I like to write mysteries because I like to read mystery stories. It all began with the Nancy Drew series by Carolyn Keene when I was a pre-teen in the 1950s. I have four published novels, poetry and short stories.
Thursday, May 17, 2018
The Rules of Grammar by Mary Deal
The rules of grammar are to, first, benefit a reader.
Grammar is standard format to which good writers will adhere. Secondly, it provides all writers a standard to follow that makes the written word fluent. Proper grammar is the backbone of all written prose, regardless some be written in colloquialisms, laced with foreign words, slang, or any other variation.
See it this way–
An avid reader picks up a book written according to the rules of grammar. They read through the book quickly and immensely enjoy the story because nothing impedes their reading experience.
Yet another well-read reader opens a book only to find grammar flaws such as poor format, incorrect sentence structure, irregular or incorrect speaker tags and beats, and other jarring errors. It’s difficult for this reader to enjoy the book because the author did not follow the rules of correct grammar that make for a smooth read and which is constant in all good books.
Poor grammar and composition in an otherwise great story deflates the reader’s enthusiasm. The reader may think twice about having to pick their way through a plethora of errors in any new book by that author. Some will not complete the read of the present book.
Our school system requires all graduates to have studied English grammar. I’ve found that many have forgotten what they learned. Too, it’s erroneous to believe that because we studied grammar in school that we know how to write.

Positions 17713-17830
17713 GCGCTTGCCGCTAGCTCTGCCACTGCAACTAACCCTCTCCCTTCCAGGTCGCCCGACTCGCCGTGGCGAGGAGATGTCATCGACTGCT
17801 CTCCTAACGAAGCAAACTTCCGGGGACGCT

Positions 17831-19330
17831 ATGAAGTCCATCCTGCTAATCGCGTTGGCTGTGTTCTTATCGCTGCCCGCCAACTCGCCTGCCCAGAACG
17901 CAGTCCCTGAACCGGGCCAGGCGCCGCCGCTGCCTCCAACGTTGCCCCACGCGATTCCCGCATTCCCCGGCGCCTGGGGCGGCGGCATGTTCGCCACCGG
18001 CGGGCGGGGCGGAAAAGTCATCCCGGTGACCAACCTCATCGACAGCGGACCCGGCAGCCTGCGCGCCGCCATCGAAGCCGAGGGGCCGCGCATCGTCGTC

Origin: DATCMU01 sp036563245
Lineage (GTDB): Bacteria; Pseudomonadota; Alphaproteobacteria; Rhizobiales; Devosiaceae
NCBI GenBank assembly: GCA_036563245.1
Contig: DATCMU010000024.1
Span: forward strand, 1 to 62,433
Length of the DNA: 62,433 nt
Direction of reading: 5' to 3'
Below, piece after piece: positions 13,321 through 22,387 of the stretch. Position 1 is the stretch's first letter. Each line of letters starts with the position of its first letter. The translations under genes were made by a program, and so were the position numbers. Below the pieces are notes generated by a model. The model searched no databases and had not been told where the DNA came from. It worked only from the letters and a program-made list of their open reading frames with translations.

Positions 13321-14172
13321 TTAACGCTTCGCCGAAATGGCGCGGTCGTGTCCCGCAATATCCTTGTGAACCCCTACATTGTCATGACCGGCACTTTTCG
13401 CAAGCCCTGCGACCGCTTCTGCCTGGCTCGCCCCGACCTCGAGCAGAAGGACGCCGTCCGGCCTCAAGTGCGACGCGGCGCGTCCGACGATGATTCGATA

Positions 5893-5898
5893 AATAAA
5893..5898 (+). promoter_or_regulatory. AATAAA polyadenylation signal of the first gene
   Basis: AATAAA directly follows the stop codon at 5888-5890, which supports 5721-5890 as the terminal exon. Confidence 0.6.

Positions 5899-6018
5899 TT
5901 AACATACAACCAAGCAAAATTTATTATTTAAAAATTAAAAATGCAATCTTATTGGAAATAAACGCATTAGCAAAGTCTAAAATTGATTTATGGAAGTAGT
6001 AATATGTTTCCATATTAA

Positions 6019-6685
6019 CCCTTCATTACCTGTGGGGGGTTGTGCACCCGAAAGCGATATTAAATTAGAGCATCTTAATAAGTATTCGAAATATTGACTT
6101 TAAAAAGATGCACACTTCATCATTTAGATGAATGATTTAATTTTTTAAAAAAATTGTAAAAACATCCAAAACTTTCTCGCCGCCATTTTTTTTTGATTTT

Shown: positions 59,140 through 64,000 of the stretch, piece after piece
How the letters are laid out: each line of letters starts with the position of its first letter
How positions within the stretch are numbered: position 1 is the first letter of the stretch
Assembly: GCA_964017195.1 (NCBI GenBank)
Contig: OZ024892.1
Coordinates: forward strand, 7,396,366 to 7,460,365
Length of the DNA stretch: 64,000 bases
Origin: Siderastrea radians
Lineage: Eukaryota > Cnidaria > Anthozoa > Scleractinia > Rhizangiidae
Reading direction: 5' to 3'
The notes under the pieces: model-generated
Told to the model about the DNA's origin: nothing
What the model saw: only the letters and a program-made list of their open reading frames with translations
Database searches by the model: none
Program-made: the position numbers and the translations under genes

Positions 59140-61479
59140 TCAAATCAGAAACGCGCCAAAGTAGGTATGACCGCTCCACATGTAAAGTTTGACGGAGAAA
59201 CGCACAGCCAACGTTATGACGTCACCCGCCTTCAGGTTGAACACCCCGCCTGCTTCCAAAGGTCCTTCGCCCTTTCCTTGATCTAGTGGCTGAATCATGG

Truth is, few remember.
Another truth is that most writers have never been told how to write a story of greater length. Writing a story or book length manuscript is different in the real world than composing high school or college papers.
A short cut to learning proper grammar is as I always recommend: Get your hands on a copy of The Chicago Manual of Style and a thesaurus. Any time you have difficulty, for example, composing a sentence or deciding whether to use a colon or semi-colon, or need a more descriptive verb, refer to these thorough and concise research aids.
Don’t ask a friend to help you sort out grammar inconsistencies. Friends may not be able to solve your problems and then leave you to make an arbitrary decision.
You can post your questions on a website. Others will reply with a variety of answers, but whom do you believe? If you’re sure the friend you ask is a professional with grammar, then go ahead and trust their response if they seem certain.
An inexperienced writer having to relearn grammar all the while writing a book will surely destroy a friendship if that writer constantly expects the friend to advise them all along the way.
At some early point, every writer must take responsibility for learning how to make their stories as perfect as possible.
Two other references I always recommend – I could recommend many but will skim the best off the top of the list here – are:
Writing with Clarity and Style by Robert A. Harris
Complete Stylist and Handbook by Sheridan Baker
Should you feel you are knowledgeable enough to write your opus but you encounter problems along the way, then to the list above, I would suggest you freely refer to my book, Write it Right – Tips for Authors,The Big Book.
Particular information found here is meant for writers who progress nicely, but find problems that should be smoothed out in order to compose fluid prose.
Maintaining a library of reference books to guide you is best. Many books offer bits of information about this and that, but no one book will solve all of your problems.
Those able to write stunning prose based on her or his current knowledge or ability may not need a lot of books. Any questions they have can be researched in reference books or writing reference sites on the Net.
Any early uncertainties about writing abilities overall could be solved with a course or two in writing to give some sort of foundation or base from which to begin.